However, in conversations with Learning Ovations, Scholastic moved away from looking at A2i as primarily an assessment tool with some other features. Scholastic came to understand it as a whole-system solution that could reposition them as a medium to deliver reading outcomes aligned with the results requested by the National Reading Panel—a solution that included an assessment vehicle that could be used for the entire suite of Scholastic curriculum materials.

According to Jay, however, A2i was only prepared to sell if their entire team of 30 people would be able to move to and integrate into Scholastic. This was key to getting Scholastic to take responsibility for the scaling success of A2i as an integrated system rather than as a loose collection of parts.

Benefits to partnering with researchers. According to Jay, researchers typically come with lots of data, which represents a significant advantage for Scholastic. A2i maintains a huge warehouse of embedded research data about children in multiple grades, schools, and districts, allowing for continual reinvestment and reanalysis. This access to data helps the team make new insights available to partners as new digital products emerge, including those with usage data like how students respond to individual questions or how long they’re logging into specific books. “There’s so much potential value with the scope of Scholastic to just see what students are doing and how we can best predict what that student would need going forward.”

Lessons Learned from Research to Market

“Understand that every one of your genius, wonderful, first ideas probably won’t work. You just have to be very understanding and very much at peace with that.”
– Jay Connor

1. Have a true north.
Jay described the importance of having a clear and compelling mission and an understanding of how your innovation fits into the educational market.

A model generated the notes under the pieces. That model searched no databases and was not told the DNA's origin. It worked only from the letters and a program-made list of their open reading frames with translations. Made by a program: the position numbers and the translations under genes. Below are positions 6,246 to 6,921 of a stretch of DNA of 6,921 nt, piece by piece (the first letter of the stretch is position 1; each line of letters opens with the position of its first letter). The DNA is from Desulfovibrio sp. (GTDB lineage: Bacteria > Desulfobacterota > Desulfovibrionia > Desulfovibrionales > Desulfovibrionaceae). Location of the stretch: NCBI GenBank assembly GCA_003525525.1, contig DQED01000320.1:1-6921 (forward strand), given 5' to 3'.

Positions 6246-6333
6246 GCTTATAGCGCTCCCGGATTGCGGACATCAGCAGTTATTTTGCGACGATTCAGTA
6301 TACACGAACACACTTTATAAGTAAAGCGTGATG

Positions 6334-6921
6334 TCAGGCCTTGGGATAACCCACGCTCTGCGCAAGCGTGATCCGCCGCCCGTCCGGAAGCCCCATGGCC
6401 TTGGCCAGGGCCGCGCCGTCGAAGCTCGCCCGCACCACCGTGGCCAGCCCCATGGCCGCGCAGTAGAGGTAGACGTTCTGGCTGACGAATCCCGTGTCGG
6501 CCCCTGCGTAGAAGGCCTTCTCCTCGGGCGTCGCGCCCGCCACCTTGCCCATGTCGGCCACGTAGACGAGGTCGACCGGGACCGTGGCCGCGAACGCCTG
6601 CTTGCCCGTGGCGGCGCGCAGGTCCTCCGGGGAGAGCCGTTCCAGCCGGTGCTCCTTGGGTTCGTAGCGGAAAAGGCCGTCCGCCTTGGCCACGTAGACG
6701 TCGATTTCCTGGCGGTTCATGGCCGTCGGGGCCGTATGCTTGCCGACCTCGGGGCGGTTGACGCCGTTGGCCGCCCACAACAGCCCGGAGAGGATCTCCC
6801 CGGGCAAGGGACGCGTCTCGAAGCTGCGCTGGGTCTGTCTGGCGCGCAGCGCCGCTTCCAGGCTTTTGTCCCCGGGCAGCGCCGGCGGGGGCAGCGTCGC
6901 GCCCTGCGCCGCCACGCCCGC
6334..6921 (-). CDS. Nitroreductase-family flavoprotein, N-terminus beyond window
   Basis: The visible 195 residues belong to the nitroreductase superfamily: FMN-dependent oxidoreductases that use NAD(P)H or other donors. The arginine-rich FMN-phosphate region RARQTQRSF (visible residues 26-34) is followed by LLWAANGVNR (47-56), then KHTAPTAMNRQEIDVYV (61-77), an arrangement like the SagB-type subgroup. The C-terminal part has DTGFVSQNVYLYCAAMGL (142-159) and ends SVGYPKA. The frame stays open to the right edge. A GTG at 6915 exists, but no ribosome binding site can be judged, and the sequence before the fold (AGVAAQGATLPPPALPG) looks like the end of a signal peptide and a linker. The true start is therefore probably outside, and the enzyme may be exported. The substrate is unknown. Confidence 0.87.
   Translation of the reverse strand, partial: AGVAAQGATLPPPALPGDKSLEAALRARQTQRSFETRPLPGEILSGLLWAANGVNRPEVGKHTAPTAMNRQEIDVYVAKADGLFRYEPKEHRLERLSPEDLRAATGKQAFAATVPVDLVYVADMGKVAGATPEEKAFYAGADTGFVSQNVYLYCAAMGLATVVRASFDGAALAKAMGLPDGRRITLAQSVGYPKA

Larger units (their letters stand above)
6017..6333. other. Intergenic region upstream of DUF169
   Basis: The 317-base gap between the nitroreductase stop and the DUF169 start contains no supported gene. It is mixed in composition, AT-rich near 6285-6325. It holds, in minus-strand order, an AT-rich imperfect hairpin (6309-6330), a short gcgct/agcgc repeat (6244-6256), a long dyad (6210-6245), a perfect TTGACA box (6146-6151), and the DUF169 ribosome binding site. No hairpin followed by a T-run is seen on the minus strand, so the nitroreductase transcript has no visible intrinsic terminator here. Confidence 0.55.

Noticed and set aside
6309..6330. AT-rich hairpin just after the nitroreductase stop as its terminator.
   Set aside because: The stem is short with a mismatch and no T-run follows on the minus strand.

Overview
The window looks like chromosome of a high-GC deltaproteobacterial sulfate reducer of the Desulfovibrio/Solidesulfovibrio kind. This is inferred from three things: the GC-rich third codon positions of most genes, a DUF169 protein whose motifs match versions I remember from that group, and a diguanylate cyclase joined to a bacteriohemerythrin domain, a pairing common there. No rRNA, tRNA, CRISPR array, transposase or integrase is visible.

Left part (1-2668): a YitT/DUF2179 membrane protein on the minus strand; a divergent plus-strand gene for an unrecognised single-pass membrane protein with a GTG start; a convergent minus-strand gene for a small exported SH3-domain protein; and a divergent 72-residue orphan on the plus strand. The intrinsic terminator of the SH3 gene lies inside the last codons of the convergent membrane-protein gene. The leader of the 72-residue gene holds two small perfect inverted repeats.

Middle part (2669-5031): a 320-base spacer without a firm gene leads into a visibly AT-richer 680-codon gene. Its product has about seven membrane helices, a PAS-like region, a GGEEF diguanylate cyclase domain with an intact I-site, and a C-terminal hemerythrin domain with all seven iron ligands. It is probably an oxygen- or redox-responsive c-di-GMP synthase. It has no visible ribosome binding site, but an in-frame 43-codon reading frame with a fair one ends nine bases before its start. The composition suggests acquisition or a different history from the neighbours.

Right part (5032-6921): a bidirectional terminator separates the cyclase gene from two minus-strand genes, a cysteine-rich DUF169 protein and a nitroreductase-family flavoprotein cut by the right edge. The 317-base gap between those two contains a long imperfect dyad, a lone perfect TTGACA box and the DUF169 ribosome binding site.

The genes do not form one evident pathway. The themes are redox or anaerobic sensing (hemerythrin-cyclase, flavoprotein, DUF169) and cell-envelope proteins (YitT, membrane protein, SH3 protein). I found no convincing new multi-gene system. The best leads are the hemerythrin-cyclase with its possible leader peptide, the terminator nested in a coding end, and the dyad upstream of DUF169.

“You’re creating a roadmap, if you will, for that research that you’re trying to develop. Where is it going to go? Where is it actually going to fit?” It’s important to understand what similar innovations are currently being used in the market to solve identified problems and how they are alike or unlike yours.

“But once you get into the weeds of business and marketing,” Jay cautions, “the other side of that equation is to really understand that every one of your genius, wonderful, first ideas probably won’t work. You just have to be very understanding and very much at peace with that.”

2. Hire specialized team members.
Regardless of a company’s scaling goals, hiring specialized team members can streamline work and increase efficiency. One of the biggest differences Sarah noticed after transitioning from a small startup to Scholastic was the specialization of divisions and roles. Where team members previously wore multiple hats on a day-to-day basis, now there were whole departments that allowed the team to work faster and more efficiently.

“To have a whole department committed to branding and design makes the process much quicker and easier than me designing a PDF on Google,” Sarah says.

“Make sure that it’s not just you who understands [your idea]—whoever your audience is does, too.”
– Sarah Siegal

3. Be clear.
Finally, when pitching your solution to a problem to potential investors, “you cannot over clarify or over communicate,” Sarah says. “Innovation inherently leads to confusion if something’s new or different, especially in an education space where everything also feels kind of inherently familiar. It can be easy to have misunderstandings you don’t even realize are happening. Practice your elevator speech, make sure you have an overview of exactly what your innovation or your product or solution is, and make sure that it’s not just you who understands it—whoever your audience is does, too.”

Key Takeaways

  • Engage users in development and be responsive to feedback: A2i’s success is attributed to prioritizing teacher satisfaction from early development stages. Teachers were actively involved in A2i’s design, ensuring usability and relevance. Adaptations to enhance usability were made at several key points based on teacher and stakeholder feedback.
  • Understand who is a user and who is a customer: The A2i team recognized teachers as end users but understood administrators were key decision-makers. So, they transitioned from focusing solely on teachers as end users to engaging administrators with tailored reports.
  • Find the right partner to transition to market: A2i aligned their expertise in reading intervention and research with Scholastic’s vast educational presence and specialized team members, leading to a holistic solution for improving reading outcomes. A2i also insisted on the entire team moving to Scholastic to ensure their system would be implemented as a unified solution as intended rather than broken into parts.
  • Be passionate, clear, and adaptable: It is important to have a clear, compelling vision, to be able to effectively communicate that vision to potential investors, and to be flexible when faced with the realities of transitioning an idea to market at scale.

Photo of student using A2i